Martha Barra was not destined for the wine business from an early age. (Our show guests come to the wine business from all walks of life.) Martha’s journey into wine started with a walk down the aisle. She married Charlie Barra, a pioneer of organic grape growing in Mendocino County, in 1980.
Charlie, on the other hand, was born into a family with deep roots in the wine industry going back to the early 1800s in Italy. Working side by side with Charlie for almost 40 years (who passed a couple of years ago), Martha played a pivotal role in helping build the family wine business into what it is today, with more than 350 acres of certified organic vineyards, two wine brands, and a 2.8 million gallon custom crush facility.
Early work experience in the field of law and real estate helped Martha develop a strong business acumen that was critical to the development of the Barra family's footprint in Mendocino County. A driving force behind the creation of all of the Barra Family wine brands (BARRA of Mendocino, CORO Mendocino and Girasole Vineyards) Martha’s hard work, dedication and keen business sense have helped build global notoriety of their family-owned and farmed wines.
But we’re getting ahead of our story, or rather, the BARRA of Mendocino story. Charlie Barra purchased Redwood Valley Vineyards back in 1955. Back then a ton of grapes went for as little as $40. And they went into “vin ordinaire” – the highly generic style wine produced in California at the time. Varietal and vineyard designate wines had yet to exist 60+ years ago.
Over time, Charlie added another six varietals to the soils of Redwood Valley Vineyards including Petite Sirah, Sangiovese, Merlot, Pinot Blanc, Muscat Canelli and Zinfandel (all of which is grown organically). And he never missed a harvest.
As the vineyards are situated in the benchlands of the headwaters of the Russian River in Northern California, providing them with hot summer days (averaging 90 degrees in the summer) and cool nights (sometimes dipping 30 degrees lower), the grapes enjoy a generous “hang time.”
Martha currently spends most of her time overseeing the vineyard operations, doing local tastings and events, working with the winemakers to set flavor profiles, and managing all of the organic certification processes. Her special interests include cooking and entertaining with emphasis on food and wine pairings, traveling, studying architecture and remodeling houses. She also participates in her community by raising funds for local schools, museums, colleges and other foundations in need of additional resources.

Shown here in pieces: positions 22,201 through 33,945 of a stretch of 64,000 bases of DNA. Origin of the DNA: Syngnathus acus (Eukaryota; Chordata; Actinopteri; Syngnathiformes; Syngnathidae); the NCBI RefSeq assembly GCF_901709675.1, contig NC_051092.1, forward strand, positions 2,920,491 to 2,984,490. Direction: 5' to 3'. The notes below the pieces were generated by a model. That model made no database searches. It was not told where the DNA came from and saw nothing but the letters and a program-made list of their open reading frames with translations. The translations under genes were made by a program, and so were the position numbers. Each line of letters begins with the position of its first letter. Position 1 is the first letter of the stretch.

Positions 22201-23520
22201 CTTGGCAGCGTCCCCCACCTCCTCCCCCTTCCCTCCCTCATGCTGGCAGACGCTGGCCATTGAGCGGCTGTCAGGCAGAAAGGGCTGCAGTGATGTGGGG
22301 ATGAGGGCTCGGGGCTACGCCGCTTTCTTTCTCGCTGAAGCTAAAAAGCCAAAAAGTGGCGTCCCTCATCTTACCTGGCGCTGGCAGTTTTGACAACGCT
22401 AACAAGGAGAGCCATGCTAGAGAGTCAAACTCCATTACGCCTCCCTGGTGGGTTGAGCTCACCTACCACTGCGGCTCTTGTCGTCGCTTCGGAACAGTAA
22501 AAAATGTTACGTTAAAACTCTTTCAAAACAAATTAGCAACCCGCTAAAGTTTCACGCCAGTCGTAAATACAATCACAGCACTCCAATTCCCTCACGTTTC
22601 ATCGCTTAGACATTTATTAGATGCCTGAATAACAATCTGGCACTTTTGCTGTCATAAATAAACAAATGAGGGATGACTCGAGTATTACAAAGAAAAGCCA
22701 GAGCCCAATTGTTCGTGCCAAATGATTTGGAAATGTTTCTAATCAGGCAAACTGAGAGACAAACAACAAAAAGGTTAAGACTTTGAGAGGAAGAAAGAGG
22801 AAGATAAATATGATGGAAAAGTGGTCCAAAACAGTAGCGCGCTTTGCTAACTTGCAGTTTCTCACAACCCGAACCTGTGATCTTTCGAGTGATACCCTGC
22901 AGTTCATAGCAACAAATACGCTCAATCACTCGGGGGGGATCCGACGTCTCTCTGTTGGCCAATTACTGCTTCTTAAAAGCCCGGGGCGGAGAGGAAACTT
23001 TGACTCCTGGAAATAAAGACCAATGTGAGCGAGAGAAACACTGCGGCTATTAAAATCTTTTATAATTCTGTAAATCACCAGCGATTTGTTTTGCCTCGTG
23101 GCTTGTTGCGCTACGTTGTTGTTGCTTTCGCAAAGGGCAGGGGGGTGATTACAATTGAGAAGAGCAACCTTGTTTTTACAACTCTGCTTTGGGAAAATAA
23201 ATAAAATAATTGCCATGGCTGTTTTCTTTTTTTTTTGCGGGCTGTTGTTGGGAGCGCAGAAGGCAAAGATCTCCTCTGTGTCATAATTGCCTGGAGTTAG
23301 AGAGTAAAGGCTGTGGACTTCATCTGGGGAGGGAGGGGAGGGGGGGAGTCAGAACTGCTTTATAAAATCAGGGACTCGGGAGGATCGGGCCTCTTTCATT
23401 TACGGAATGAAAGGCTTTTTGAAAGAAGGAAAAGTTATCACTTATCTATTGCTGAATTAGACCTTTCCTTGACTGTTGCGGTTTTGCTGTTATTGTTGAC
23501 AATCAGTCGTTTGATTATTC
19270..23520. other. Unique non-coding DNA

She generously shared three beautiful examples from their estate vineyards that the hosts tasted with Martha. First up was the Girasole Vineyards Pinot Blanc. As Martha explained to us, the hallmark of the Girasole brand is the winemaking technique: No new oak. Wines under this label are produced without an oak program in the recipe. Aromas and flavors reflect the components of their terroir with no added elements. This Pinot Blanc was very aromatic, refreshing, with notes of lemon curd and fresh cut melon. It’s perfect for cooling down on a warm, summer evening and pairs well with light salads, goat’s cheese, lighter grilled fish and a number of other culinary options.
Having a richer flavor profile than most Pinot Blancs in the hosts’ memories, it was no surprise to learn it had been awarded 90 points and a “Best Buy” designation from Wine Enthusiast’s August 2020 issue and a Gold Medal (91 points) in the 2020 Sunset International Wine Competition, as well as a Best of Class award in the San Francisco Chronicle Wine Competition.
Next we turned to the Girasole Vineyards’ Charlie's Blend, the first vintage of this blend, in honor of Martha’s late husband. It has alluring aromas of ripe boysenberry, light caramel and roasted pine nuts. On the palate, flavors of raspberry, toasted marshmallow and hints of vanilla tempt the taste buds. A blend of Merlot,